The Geminids is a major meteor shower with good activity prior to midnight; the constellation of Gemini is well placed for viewing from 10:00 PM till dawn. Geminid meteors can be bright and intensely colored, but due to their medium-slow velocity rarely they leave persistent trains. The Geminids can be seen in the southern hemisphere, but only during the middle of the night, and at a reduced rate to viewers in the northern hemisphere.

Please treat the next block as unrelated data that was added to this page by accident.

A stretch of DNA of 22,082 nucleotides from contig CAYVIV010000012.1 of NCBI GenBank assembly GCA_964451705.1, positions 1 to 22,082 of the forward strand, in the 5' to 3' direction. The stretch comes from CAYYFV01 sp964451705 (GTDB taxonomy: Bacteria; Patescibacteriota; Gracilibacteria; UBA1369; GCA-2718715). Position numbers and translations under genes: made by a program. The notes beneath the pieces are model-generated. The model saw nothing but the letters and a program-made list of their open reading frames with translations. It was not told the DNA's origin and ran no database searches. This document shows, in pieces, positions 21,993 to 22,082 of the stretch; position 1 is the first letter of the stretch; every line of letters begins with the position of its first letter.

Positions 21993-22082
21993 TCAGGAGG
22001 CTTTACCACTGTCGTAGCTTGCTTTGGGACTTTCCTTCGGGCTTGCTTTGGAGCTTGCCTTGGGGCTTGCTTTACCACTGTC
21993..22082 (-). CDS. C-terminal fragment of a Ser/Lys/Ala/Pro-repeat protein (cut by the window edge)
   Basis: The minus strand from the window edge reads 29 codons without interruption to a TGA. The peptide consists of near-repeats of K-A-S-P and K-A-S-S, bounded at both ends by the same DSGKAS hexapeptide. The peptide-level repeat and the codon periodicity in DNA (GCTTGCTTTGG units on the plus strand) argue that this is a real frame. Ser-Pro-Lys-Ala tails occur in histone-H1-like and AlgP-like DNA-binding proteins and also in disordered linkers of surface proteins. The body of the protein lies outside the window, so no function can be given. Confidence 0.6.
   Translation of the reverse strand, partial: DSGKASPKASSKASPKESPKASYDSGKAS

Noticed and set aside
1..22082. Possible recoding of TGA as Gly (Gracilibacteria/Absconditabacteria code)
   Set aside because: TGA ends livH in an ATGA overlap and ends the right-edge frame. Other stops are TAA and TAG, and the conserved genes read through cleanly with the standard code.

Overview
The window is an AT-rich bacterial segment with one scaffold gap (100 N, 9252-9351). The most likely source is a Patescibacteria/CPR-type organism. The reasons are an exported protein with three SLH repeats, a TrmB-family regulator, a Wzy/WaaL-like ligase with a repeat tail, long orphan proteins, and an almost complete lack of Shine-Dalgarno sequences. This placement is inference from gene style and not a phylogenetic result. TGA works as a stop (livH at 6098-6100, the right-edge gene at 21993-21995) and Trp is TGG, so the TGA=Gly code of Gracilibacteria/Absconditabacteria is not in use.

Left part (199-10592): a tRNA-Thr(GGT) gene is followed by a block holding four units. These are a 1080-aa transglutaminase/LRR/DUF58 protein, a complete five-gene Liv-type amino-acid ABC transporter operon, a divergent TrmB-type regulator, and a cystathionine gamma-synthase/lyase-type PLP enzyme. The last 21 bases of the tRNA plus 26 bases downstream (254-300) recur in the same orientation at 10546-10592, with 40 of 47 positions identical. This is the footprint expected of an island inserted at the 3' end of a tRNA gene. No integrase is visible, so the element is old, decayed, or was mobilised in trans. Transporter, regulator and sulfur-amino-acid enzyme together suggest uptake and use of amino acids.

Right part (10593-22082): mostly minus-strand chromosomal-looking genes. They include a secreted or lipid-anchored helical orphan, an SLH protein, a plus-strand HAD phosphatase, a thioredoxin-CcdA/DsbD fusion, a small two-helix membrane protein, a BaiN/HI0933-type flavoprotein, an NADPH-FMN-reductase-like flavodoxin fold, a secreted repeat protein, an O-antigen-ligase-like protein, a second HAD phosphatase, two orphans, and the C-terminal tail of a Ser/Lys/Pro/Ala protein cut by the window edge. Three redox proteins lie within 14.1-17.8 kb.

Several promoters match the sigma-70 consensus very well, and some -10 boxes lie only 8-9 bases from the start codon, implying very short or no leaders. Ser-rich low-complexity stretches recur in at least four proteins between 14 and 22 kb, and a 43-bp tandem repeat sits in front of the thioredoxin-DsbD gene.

Peak: December 13-14
Active from: December 4th to December 16th
Radiant: 07:28 +32.2° (see image above)
Hourly Rate: 120
Velocity: 22 miles/sec (medium – 35km/sec)
Parent Object: Asteroid 3200 Phaethon (1983 TB)
Source: American Meteor Society
The Moon is a waning crescent on this day, rising with the dawn; it should not hinder the viewing of this meteor shower.
Asteroid 3200 Phaethon is classified as an Apollo-type Near-Earth Object (NEO), and a Potentially Hazardous Asteroid (PHA). Phaethon approaches the Sun closer than any other named asteroid, with a perihelion of 0.14 AU (13.0 million mi)